Yes, it certainly can be! For wildlife, location and timing are extremely important. Doing your research ahead of time will pay off big time. Wildlife is difficult since you have to be able to find the subject, be able to get close enough to the subject, have the subject looking the right direction, and have the right light and weather conditions. That’s a lot to have all come together at one time! That’s why you have to be patient, spend a lot of time out in the field and take lots of shots.

The more you learn and understand about the behaviour patterns of a particular species, the better your odds will be. And finally, practice using your camera before you’re out in the field so you aren’t fiddling with things when the perfect shot opportunity comes along!

Interview with David SwindlerTiming is especially important in photography. Photo by: 'David Swindler'.



When it comes to photographing animals, do you try to remain a detached observer or have you ever interacted with any of your subjects?

Most of the time, I remain detached from the subject but occasionally, I do interact in subtle ways. For example, I’ve been photographing bears fishing for salmon just a few feet away from me and they won’t even acknowledge my presence but other animals can be acutely aware that you are there and it’s your responsibility to ensure that your actions don’t modify or habituate the wildlife’s behaviour.

Interview with David SwindlerMost of the time, David remains a detached observer. Photo by: 'David Swindler'.



Is there an animal that you haven’t captured yet, which has managed to evade your camera?

There is so much!! I have yet to photograph cheetahs in the wild and I would love to photograph the migrations in Africa! Jaguars and pumas remain high on my list along with walruses and narwhals. And the list can go on and on….  

Interview with David SwindlerDavid's keen sense for exploration has taken him all around the world. Photo by: 'David Swindler'.



How would you describe your photographic style? What is characteristic about your photos?

My photographic ethics is that I want to convey real landscapes under conditions that people can actually see if they visit that location at the right time.

With wildlife, I only photograph animals that are truly in the wild. I try to steer clear of animals that are baited or captive in any way or have been habituated to modify their behaviour. I know a lot of people do things like composites or photograph animals on a game farm. I’m not saying that’s wrong. They have a right to define their art any way they want. That is just my personal mode of ethics and I think it’s really important to abide by these sorts of principles if you are leading and guiding photo workshops. 

Interview with David SwindlerAccording to David, he conveys real landscapes under conditions that people can actually see if they visit at the right time. Photo by: 'David Swindler'.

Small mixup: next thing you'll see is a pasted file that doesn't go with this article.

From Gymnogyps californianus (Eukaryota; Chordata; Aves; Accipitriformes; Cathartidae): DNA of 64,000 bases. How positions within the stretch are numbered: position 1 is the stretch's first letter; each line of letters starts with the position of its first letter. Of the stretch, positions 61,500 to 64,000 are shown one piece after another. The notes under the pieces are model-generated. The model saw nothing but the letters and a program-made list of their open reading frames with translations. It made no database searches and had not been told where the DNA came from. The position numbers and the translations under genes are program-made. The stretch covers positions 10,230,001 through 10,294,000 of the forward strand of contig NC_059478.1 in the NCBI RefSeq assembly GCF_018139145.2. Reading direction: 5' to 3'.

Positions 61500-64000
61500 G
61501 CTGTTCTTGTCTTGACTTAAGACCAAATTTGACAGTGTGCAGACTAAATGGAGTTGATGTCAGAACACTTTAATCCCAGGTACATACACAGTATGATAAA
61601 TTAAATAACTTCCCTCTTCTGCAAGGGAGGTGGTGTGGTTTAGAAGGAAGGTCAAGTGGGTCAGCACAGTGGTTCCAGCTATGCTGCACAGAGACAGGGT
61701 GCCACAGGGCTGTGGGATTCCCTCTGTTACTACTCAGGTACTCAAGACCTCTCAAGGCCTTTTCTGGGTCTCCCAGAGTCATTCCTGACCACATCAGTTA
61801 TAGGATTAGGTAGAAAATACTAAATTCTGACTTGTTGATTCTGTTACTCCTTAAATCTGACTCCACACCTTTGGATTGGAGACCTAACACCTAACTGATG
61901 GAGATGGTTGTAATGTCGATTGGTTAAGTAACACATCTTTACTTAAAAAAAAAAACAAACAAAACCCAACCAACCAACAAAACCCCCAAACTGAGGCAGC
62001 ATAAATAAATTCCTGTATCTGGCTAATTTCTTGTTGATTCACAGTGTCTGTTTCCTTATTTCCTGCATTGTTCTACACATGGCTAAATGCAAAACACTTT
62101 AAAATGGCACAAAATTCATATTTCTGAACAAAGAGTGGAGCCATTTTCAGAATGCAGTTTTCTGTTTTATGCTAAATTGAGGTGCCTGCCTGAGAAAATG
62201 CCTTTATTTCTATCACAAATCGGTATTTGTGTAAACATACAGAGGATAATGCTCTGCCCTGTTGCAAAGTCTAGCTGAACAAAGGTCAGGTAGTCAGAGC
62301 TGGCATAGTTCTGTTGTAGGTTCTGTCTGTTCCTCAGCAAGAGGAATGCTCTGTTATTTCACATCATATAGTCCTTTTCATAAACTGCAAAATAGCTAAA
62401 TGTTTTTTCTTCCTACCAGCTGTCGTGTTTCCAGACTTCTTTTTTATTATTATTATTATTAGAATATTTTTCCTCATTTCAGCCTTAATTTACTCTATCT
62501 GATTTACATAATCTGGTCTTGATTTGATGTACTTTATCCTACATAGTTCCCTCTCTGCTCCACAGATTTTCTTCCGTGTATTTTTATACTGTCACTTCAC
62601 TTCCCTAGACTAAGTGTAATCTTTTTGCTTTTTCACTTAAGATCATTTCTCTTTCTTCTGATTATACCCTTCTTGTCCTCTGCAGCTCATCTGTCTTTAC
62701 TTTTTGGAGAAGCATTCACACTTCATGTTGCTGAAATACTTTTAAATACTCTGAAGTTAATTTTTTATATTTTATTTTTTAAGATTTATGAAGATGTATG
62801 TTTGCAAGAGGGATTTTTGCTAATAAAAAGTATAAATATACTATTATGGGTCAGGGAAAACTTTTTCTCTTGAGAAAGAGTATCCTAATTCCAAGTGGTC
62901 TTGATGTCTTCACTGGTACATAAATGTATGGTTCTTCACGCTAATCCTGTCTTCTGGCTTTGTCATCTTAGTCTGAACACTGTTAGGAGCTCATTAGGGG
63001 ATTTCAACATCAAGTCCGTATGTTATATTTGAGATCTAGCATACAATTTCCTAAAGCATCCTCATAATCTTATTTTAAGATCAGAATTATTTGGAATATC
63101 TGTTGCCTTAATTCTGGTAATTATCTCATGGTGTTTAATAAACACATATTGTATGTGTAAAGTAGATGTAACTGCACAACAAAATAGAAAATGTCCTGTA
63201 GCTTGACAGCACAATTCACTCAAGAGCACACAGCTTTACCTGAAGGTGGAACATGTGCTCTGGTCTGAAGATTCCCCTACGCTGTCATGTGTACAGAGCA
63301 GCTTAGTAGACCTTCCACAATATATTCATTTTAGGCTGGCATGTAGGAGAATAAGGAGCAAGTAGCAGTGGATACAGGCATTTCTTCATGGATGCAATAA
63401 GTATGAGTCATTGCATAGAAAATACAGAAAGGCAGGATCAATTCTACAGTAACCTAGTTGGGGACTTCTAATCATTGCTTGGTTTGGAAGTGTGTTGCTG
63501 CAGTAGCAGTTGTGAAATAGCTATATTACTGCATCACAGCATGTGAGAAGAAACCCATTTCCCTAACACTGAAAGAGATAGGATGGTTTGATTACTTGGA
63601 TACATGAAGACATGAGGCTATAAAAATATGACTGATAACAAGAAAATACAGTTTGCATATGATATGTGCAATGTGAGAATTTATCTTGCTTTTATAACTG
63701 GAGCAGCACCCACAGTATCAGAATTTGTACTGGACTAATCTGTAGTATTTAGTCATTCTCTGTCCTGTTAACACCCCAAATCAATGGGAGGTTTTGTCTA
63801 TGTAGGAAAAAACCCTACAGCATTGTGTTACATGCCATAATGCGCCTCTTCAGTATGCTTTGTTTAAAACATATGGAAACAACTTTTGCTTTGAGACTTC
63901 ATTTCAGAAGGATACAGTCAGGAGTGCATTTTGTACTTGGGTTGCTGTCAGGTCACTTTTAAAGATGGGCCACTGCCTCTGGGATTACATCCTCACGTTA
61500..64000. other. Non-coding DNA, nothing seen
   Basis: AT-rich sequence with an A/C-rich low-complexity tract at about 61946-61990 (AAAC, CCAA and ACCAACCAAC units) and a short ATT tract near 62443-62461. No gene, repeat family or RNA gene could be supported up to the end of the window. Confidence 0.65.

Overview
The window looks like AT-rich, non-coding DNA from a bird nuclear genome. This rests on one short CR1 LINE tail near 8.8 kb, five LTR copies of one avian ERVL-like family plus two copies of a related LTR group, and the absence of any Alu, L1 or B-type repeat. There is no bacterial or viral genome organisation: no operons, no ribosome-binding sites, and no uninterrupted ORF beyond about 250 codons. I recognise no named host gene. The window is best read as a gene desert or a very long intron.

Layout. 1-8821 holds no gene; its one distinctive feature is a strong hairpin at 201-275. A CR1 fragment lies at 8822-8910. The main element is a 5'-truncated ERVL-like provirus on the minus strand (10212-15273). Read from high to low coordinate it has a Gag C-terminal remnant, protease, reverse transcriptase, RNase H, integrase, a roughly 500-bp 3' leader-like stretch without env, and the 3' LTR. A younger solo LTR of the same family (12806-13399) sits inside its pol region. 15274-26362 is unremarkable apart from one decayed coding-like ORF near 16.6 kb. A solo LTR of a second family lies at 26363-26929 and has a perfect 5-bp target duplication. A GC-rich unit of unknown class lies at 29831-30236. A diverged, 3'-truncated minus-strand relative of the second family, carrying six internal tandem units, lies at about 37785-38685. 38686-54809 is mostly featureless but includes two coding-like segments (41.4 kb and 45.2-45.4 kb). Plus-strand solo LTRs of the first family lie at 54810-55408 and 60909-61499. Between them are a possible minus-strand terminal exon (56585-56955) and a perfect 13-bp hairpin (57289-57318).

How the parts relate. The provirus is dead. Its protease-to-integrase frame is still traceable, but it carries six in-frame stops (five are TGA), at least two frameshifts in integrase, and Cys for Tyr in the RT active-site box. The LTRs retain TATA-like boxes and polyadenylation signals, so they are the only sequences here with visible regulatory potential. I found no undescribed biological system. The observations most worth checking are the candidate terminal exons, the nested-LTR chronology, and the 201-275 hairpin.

In your opinion, what makes a good photo? Do you spend any time pre-visualising your images?

I sometimes do but usually I wait until I’m in the field to start forming my opinions on how to shoot something. I actually don’t like looking at other people’s shots before I visit a new location, since I find it can impede my creativity and make it harder to “see outside the box.”

A good photo needs to have 3 things: good light, good composition, and flawless technical execution.

Interview with David SwindlerDavid sometimes pre-visualises his images. Photo by: 'David Swindler'.



What effect do you hope that your photography will have on people's perceptions of the world around them?

My hope is that it will give people a deeper and more meaningful connection to this amazing planet we call home. And by developing this connection, I hope they will do everything they can to take care of the environment and become better stewards of our natural resources.

Interview with David SwindlerDavid's hope is that his photography will give people a more meaningful connection with this planet. Photo by: 'David Swindler'.



What is your advice for someone wanting to become a better than average photographer? What does it take to do this?

It takes dedication and commitment. It’s a three-pronged approach. First, you have to learn the necessary technical skills, both in the field and in post-processing. Second, you must put in a lot of time. They say you need 10,000 hours of practice to become a true expert. It works the same way in photography. Few of us will ever hit the 10,000 hours but the more time you put into it, the better you will become. And third, you need to actively evaluate your work, learn from your mistakes and keep learning every day! Practice doesn’t mean anything if you are practicing the wrong techniques.

Interview with David SwindlerIt takes dedication and commitment to become a professional photographer. Photo by: 'David Swindler'.



What aspect of being a photographer inspires you most and keeps you motivated to create?

As a workshop leader, I love seeing the spark in people’s eyes when they learn something new or take a photo they are thrilled with. That gets me excited and reminds me why I fell in love with the craft years ago. It’s pretty special to take someone out who has never seen the Milky Way before and watch their jaw drop when they see what the camera is able to capture.

Interview with David SwindlerDavid loves to see the spark in someone's eyes when they learn something new. Photo by: 'David Swindler'.



Finally, what’s in store for you during the rest of the year?

That’s the million dollar question right now. This worldwide pandemic has thrown a big wrench into our 2020 plans and a lot of things are up in the air right now. My only hope is that we’ll get this virus contained soon so we can get back to business. I am still hopeful that my workshops and conferences in the second half of the year can go forward as planned.


For more information on David Swindler's work, you can visit his website or find him on Facebook and Instagram.

Be inspired by the beauty of nature all around you. Check out our range of international photo tours and photography workshops.